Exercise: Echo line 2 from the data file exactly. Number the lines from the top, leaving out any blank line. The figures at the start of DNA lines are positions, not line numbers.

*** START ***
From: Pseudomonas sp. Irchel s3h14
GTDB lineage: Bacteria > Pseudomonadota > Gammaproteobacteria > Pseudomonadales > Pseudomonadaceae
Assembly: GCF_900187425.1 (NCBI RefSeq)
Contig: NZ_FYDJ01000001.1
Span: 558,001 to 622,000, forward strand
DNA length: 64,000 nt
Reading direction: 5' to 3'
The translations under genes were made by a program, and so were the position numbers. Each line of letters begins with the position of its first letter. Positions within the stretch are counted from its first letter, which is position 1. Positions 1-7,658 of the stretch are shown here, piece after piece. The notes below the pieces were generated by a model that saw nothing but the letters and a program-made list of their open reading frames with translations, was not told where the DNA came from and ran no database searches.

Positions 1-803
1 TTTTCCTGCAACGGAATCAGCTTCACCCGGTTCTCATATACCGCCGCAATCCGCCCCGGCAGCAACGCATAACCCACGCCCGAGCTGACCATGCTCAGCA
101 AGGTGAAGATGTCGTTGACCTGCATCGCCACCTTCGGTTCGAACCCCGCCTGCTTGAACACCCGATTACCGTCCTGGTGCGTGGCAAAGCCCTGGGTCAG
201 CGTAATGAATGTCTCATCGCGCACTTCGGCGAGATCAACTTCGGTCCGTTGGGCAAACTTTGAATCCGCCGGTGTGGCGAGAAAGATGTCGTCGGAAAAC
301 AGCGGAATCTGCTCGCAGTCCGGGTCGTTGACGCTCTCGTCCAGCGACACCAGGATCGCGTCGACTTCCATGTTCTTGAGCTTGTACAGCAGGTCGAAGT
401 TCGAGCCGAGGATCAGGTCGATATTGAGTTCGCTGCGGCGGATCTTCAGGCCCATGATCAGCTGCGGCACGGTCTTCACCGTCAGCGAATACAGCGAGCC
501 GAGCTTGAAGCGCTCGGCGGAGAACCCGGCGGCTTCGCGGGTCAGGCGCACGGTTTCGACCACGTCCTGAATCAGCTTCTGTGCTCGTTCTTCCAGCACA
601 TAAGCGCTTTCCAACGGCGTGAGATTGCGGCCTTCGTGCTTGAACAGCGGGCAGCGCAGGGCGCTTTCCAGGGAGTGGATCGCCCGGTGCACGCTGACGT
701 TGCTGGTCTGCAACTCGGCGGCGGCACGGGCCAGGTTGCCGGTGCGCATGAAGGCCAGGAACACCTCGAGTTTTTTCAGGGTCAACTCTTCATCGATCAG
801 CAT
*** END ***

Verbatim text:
GTDB lineage: Bacteria > Pseudomonadota > Gammaproteobacteria > Pseudomonadales > Pseudomonadaceae